This is an undemanding walk that rewards with a visit to the beautiful waterfall in a wooded glade on the Water of Dess. The walk environment, from an historic Deeside village, mixes open farmland with mature pine forest. There are good views over Strathdee towards Banchory.
Duration: 2.5 hours.
Duration: 2.5 hours.
Transport/Parking: Typically, Stagecoach #201 to Banchory from Aberdeen, then #202 to Kincardine O’Neill. Check timetables. Easy parking on the main (N Deeside Road) street in Kincardine O’Neil.
Length: 7.180 km / 4.49 mi
Height Gain: 185 meter
Height Loss: 185 meter
Max Height: 100 meter
Min Height: 209 meter
Surface: Moderate. Mostly well maintained paths or forestry roads. The path to the waterfall may be slippy in wet conditions.
Child Friendly: Yes, but only if children are used to walks of this distance and overall ascent.
Dog Friendly: Yes, on lead on public roads and near farm animals.
Refreshments: The Village Store in Kincardine O’Neil does excellent hot drinks, hot snacks, and sandwiches.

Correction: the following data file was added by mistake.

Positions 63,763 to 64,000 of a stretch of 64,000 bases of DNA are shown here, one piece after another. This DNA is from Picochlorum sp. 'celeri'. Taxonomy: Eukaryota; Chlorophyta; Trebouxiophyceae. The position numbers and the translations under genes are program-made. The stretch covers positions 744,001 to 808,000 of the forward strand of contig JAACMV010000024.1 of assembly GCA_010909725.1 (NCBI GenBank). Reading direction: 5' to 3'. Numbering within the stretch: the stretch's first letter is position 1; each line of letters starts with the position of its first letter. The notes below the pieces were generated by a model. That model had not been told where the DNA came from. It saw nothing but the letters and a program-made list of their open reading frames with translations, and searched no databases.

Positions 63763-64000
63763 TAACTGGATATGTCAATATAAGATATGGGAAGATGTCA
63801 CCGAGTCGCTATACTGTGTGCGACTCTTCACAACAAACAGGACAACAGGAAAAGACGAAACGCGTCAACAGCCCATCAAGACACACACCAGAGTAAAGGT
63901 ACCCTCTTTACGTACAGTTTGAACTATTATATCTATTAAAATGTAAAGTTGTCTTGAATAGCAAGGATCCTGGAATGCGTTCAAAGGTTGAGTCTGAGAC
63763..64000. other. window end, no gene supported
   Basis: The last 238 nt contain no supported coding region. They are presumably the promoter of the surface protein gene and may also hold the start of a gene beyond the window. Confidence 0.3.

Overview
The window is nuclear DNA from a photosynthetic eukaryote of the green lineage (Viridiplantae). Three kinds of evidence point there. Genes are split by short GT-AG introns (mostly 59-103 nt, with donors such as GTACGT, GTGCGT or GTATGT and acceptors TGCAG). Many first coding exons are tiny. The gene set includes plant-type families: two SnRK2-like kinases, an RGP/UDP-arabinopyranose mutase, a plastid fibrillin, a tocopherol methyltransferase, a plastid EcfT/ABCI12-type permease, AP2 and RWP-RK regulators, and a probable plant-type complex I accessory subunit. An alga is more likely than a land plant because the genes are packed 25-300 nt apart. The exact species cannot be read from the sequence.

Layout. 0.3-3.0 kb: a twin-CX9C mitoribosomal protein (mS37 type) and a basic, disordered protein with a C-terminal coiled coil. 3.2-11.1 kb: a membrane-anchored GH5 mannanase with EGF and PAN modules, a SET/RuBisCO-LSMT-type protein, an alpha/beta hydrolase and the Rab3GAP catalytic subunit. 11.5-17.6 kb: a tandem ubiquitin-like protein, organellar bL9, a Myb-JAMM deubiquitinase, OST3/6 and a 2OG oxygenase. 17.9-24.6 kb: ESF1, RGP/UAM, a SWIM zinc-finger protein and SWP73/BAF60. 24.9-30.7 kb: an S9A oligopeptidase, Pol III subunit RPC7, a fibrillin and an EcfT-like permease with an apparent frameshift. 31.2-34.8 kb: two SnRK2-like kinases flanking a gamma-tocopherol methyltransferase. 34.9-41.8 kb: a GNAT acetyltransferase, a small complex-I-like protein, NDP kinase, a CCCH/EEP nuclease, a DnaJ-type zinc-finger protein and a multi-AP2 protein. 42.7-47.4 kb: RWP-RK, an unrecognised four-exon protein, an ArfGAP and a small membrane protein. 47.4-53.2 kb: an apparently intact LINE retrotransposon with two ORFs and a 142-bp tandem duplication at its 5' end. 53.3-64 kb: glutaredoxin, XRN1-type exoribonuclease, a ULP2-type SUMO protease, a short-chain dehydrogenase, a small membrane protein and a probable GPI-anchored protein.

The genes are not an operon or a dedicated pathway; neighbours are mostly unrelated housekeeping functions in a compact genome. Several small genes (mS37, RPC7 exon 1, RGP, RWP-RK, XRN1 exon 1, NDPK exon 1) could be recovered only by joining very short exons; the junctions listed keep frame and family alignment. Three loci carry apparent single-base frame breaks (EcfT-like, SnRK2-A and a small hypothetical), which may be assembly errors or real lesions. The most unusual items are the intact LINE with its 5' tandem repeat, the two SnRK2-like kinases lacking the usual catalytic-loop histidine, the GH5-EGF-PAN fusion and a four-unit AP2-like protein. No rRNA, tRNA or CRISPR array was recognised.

This is a delightful walk in the valley of the River Dee. The varied route passes through farmland and mature pine forest, with the beautiful Dess Waterfall as a striking focus at the mid-way point. From the old farm-town of Townhead there are marvellous views of Strathdee, towards Banchory. The walk starts and finishes at the historic ruin of the Church of St Mary in Kincardine O’Neil, the oldest village on Deeside. The present structure dates back to the 14th C but it is believed to have been a place of Christian worship from the 6th C. The village was, for centuries, an important river crossing place, on the ancient route over the Cairn O’Mount. King David 1st of Scotland forded the Dee here with his army in 1150, and in 1296, the 35,000 strong army of Edward 1st of England crossed here, and camped nearby, consuming all the village stores of food for the year ahead. Later, the ford was the direct drove route for cattle moving from northern Aberdeenshire to the markets at Crieff and Falkirk. From the 15th C to the 19th C Kincardine O’Neil held three fairs each year, culminating with the (St Bartholomew’s Day) Bartle Fair, at which many thousands of cattle were bought and sold. Apparently, the fair would attract peddlers from far and wide, who set up stalls in the streets and the Kirk yard. The fairs were accompanied by merry-making, often descending into drunken brawls, with the residents climbing onto their roofs to get a better view of the street fighting. In 1777, an effort to suppress the “cursing, lying, tricking, stealing, brawling, fighting and every indecency” was resisted by local residents who did well selling food and drink to the boisterous crowds. The village is a quiet place, by comparison, today!